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Interview with Fiona Scott – Finance Director, Projects at Parabis Group

Parabis Group provides legal services for the insurance industry and related services, claims handling, rehabilitation, loss adjusting and health and safety auditing. Their law firm, Cogent Law, sits behind both the AA and Saga’s legal services websites. Last year the Group became one of the first to benefit from the liberalisation of the £25bn legal services market with Duke Street private equity taking just over 50% stake.
The development puts Parabis firmly in the forefront of change for the way legal and non-legal professional services are delivered to the insurance sector.
Fiona Scott, as finance director successfully took the Group through ABS approval and the completion of the PE sale. She shares her views on M&A in the legal sector, liberalisation of the market and her career-to-date in an interview with Michael Page Finance.

The legal sector: an FD’s perspective

1. There is significant consolidation in the legal sector currently, what are your views on the benefits and potential pitfalls of mergers and acquisitions?
Before embarking on any merger, you have to ask yourself, why do this firm want to merge with us? Once you are happy you have answered this, you then need to establish what’s in it for you – there needs to be a motive. You then need to ensure that the merger is essential to achieve this goal, for instance, if you are trying to get on a panel, have you already exhausted all other methods to get onto the panel. Is there a true business driver for the merger or is it just increased turnover? In my experience, acquiring a department or a specialism as opposed to a full merger has proved to be the most profitable, you may not get the fanfare and the press attention but the returns are there. Don’t fall into the trap of chasing the excitement of the merger.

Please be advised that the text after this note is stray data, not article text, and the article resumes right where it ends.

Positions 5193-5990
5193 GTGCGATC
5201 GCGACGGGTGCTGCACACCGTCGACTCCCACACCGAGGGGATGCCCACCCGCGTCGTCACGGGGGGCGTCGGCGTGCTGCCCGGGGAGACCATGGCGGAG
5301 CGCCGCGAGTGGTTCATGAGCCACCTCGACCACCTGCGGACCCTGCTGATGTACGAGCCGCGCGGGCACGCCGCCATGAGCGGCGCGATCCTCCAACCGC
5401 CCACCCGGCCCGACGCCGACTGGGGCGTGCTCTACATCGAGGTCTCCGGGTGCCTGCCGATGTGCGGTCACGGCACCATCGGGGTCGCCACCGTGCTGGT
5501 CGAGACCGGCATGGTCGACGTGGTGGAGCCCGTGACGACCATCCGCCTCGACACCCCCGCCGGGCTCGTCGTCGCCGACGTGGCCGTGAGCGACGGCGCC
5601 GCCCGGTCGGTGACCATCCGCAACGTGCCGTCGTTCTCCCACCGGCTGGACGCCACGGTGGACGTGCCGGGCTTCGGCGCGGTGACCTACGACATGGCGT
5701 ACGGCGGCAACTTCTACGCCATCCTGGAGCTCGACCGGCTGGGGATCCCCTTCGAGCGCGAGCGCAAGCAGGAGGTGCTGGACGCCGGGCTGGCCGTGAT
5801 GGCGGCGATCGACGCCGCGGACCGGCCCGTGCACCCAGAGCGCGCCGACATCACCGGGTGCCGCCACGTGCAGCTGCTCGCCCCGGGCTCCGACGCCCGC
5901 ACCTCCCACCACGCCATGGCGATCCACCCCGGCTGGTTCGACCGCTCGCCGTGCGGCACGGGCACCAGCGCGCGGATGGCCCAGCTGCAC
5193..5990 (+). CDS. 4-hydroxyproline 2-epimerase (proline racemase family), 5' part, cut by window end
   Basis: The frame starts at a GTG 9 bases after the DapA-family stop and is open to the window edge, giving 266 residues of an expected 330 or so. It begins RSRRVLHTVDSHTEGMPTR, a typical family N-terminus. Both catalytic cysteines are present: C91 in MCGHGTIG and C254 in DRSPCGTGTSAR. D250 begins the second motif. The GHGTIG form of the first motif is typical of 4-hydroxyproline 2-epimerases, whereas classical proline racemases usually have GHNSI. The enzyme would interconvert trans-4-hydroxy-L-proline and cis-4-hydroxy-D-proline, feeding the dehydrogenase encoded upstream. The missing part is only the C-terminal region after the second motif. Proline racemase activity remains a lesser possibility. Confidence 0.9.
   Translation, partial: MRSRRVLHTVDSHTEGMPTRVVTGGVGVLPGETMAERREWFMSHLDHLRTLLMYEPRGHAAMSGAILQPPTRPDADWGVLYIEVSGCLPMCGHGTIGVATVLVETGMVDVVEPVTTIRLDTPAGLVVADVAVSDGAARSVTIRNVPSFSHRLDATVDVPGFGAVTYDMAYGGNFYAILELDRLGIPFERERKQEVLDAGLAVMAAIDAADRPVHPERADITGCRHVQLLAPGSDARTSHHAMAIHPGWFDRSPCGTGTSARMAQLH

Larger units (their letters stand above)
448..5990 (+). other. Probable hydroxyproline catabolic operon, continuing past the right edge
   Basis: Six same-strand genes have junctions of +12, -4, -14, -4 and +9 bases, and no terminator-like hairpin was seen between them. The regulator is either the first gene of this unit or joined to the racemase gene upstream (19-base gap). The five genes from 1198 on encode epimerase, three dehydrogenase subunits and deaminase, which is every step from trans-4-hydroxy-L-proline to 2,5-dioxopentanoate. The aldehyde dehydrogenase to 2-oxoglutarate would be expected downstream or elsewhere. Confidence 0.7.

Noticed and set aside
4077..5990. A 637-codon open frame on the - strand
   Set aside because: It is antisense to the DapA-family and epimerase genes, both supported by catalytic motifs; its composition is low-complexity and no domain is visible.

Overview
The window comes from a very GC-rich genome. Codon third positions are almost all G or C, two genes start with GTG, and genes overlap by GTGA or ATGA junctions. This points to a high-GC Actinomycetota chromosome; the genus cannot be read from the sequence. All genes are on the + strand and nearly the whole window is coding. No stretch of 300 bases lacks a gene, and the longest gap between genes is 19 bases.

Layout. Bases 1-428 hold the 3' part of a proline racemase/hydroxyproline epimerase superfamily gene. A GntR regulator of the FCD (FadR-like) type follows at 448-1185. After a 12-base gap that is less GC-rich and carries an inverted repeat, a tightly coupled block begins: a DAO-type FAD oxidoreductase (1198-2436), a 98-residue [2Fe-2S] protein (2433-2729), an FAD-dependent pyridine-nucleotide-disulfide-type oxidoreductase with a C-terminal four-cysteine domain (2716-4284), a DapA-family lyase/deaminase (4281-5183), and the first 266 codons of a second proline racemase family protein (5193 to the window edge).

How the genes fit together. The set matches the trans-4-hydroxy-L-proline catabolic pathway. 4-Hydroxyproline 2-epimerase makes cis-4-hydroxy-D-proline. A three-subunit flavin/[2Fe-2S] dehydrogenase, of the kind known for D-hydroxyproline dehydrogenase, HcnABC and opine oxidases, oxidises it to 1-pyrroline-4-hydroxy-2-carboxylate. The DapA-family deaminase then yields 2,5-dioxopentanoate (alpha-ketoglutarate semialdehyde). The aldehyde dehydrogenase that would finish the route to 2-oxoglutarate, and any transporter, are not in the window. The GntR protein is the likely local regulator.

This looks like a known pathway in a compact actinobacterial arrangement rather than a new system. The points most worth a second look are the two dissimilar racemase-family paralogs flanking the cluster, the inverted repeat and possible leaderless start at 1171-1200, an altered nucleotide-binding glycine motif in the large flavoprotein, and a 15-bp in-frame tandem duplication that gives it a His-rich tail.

2. What is the key to driving subsequent value out of a merger and what is the CFO's role in this process?
You have to be open and honest with all parties about the reasons for doing the merger and what you hope to gain as a result. You also need to communicate a 100 day plan with both parties involved. I am proud of what we have achieved at Parabis, the future of the firm is secure. Nobody likes change so you will need to communicate to all concerned the benefit of the change. Once the merger is completed, do not continue to operate as two firms and be satisfied with just a bigger practice. Mergers are a perfect way to save costs. Also, you need to approach any resulting duplication and integration in the merged firm with a ‘best of breed’ attitude; the bigger firm will not necessarily have the best people or the best processes.
In terms of the CFO’s role in the merger, the CFO should drive a better deal for the firm. In most firms, the lawyers will do the actual deal but it is the responsibility of the CFO to ensure you get the best deal possible, either by being included directly in the negotiations or by agreeing a top limit price before the negotiations begin.
3. One of the biggest challenges of a successful merger is often about ensuring a good cultural fit; what has been your experience of this?
This is where a CFO (in partnership with IT and other support departments) can really add value. The cultures will merge far quicker if you can merge the firms operationally. A good FD will understand how the new business should run. The actual merger itself can happen really quickly so an operational team should be ready waiting in the wings to start on the day of the completion before you lose impetus. It is very difficult to merge cultures if you are operating on two case management systems!
4. In your view, is there a risk that the liberalisation of the legal market could potentially lead to cheap standardised legal advice?